Origin – Tropical Asia
Gorgeous long green strappy leaves with smooth edges to about a metre high, pandan could easily pass as an ornamental in your garden. This is but one species of around 600 native to the tropical world. The spiky tall one with big nuts is the one likely familiar to most people. Popular in Asia and beyond as a flavouring in food and also for weaving. There are some medicinal uses too. Start this adventure with a pandan pup
Origin – Tropical Asia
Growing to one metre, patchouli is a perennial herb with both medicinal and culinary uses. Plant
out in full sun or part shade after propagating by seed, cuttings or root division.
Not only is patchouli an attractive plant you can eat the leaves as seasoning in cooked foods or
raw in salad. It’s nice to walk past and rub the flowers and enjoy the lovely scent on your fingers.
Origin – southern Mexico
Also called the Fruit Salad Plant monstera deliciosa is a tropical winner and an attractive plant to boot, often used as an ornamental. Large, lush dark green leaves with separations in them grow on a vine with aerial roots. It can grow up to 20 metres up a tree.
After about 3 years, the plant produces an amazing white sheathed fruit with very small flowers that bloom from between the hexagonal skin parts. The fruit is ready to pick when, about a year after it was borne, the hexagonal scales at the base of the fruit start to separate.
Pick and eat only the flesh where the hexagonals separate. It will take between 4-7 days to eat a fruit. The fruit can sometimes give a needle like sensation in your mouth from the oxalates it contains. This fruit is recommended only for the very patient! Take cuttings from an existing plant and keep in moist soil until the roots set.
Jo Martin, Grow Food Plant in Cairns, FNQ
aibika, amaranth, globe artichoke, asian greens (bokchoy/pakchoy/tatsoi/wong bok etc), arrowroot, bamboo, bananas, beans (climbing/bush/french/winged/snake/madagascar/mung), beetroot, burdock, capsicum, carrots, cassava, celeriac, celery, ceylon spinach, chicory, chilli, chinese cabbage, chives, choko, collards, cowpeas, cucumber, daikon, eggplant, endives, eschallots, galangal, garlic, gooseberries, ginger, horse-radish, kale, kang-kong, kohl rabi, leeks, lettuce, tree lettuce, tropical lettuce, luffa, maize, marrow, mizuna, malabar greens, moringa, mulberry, mustard greens, new guinea bean (edible gourd), okra, pawpaw, peanuts, pigeon pea, pinto peanut, pumpkin, radish, rocket, rockmelon, rosellas, salsify, schallots, silverbeet, spring onions, strawberries, squash, swedes, sweetleaf, sweet corn, sweet potatoes, taro/coco-yam, tomatillos, tomatoes, cherry tomatoes, warrigal greens, waterleaf, watermelon, yacon, yam and zucchini ~ herbs, flowers and wild-plants ~ angelica, arrowhead, basil, borage, chives, coriander, garlic chives, dill, fennel, lemon balm, lemongrass, mint, mushroom plant, oregano, papalo (mexican coriander), parsley, purslane, rosemary, sage, savory, marjoram, french tarragon, thai coriander, thyme, turmeric, lemongrass, don’t forget the pollinators ~ allysum, begonia, cosmos, marigold, nasturtium, petunias, portulaca, salvias, summer savoury, sunflowers, zinnias…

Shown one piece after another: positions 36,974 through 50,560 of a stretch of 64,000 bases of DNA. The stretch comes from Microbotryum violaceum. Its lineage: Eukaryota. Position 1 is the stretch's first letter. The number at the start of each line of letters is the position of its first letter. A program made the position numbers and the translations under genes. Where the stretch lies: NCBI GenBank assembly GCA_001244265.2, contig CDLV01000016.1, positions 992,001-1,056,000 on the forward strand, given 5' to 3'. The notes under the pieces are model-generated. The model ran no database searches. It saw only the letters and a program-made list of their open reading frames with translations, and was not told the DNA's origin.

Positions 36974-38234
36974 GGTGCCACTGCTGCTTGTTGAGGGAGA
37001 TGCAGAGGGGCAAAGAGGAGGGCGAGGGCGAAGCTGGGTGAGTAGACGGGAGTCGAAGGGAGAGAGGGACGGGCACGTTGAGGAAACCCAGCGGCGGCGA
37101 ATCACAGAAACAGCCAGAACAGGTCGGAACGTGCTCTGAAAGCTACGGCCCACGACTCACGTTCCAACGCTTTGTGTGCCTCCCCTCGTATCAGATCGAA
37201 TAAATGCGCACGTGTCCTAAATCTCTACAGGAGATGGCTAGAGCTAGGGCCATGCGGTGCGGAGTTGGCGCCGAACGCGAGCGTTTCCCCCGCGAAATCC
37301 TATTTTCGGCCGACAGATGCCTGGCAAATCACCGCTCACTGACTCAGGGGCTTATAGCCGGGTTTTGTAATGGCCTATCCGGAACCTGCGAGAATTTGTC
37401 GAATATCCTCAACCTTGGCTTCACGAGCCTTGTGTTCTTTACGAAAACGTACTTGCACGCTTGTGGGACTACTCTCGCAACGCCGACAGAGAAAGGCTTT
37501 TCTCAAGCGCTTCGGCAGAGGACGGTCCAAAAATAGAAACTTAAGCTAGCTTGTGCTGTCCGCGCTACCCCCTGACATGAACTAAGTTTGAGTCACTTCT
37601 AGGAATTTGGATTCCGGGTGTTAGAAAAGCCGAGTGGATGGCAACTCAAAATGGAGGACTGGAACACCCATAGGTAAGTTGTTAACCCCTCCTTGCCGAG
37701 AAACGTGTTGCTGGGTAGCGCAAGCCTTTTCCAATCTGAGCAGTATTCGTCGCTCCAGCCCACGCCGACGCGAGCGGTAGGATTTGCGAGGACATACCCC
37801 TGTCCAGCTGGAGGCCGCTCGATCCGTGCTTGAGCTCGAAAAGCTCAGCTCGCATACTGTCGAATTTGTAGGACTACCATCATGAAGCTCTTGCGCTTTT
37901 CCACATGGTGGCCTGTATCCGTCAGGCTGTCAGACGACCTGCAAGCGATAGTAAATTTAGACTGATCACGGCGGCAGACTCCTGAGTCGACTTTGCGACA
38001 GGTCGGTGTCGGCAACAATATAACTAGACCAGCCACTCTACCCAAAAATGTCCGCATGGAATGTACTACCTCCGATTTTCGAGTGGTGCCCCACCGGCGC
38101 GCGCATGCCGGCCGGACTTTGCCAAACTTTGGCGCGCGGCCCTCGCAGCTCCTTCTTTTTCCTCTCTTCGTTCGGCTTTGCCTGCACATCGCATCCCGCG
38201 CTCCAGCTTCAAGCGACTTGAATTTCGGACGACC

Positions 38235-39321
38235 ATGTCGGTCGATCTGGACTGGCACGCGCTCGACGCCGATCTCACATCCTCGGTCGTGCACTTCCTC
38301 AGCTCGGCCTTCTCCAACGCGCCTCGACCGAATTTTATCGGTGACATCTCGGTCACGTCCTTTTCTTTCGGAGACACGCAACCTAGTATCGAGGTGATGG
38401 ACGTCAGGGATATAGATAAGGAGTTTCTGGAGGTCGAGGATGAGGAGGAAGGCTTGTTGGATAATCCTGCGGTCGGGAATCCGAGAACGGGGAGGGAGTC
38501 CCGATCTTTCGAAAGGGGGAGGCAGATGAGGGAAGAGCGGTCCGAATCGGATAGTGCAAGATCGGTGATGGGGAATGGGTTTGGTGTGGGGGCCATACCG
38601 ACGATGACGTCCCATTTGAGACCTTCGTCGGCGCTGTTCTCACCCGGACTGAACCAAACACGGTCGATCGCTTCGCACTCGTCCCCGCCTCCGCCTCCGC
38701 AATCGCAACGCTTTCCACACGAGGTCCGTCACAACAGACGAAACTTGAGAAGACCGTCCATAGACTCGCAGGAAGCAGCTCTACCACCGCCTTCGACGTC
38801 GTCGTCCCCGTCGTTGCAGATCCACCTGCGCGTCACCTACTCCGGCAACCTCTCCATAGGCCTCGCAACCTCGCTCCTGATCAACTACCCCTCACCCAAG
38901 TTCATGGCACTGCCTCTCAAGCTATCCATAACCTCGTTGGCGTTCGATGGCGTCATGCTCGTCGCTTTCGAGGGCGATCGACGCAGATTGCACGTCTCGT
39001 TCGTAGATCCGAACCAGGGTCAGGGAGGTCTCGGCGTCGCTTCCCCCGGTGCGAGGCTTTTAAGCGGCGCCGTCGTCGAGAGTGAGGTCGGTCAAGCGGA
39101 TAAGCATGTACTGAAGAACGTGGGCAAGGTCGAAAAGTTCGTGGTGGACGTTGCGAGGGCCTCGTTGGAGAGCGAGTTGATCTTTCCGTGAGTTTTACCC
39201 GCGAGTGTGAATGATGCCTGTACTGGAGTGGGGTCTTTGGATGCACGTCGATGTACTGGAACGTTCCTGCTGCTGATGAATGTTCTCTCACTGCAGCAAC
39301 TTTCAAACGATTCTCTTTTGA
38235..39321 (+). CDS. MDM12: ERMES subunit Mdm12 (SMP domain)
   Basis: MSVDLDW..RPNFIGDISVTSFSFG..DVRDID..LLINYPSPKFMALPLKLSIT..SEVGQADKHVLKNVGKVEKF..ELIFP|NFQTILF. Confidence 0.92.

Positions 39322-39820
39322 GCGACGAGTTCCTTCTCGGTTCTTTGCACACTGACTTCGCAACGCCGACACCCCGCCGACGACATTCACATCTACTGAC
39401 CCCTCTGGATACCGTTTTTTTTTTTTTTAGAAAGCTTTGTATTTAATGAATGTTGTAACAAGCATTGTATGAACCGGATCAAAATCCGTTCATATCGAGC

Contact your local seedsavers group via firstname.lastname@example.org also find videos on seedsavers, soil, permaculture, friends of the farmers, syntropic agriculture, and much more, on kuranda.tv youtube channel and visit the fnq seedsavers fb page ,https://www.facebook.com/groups/ssfnq/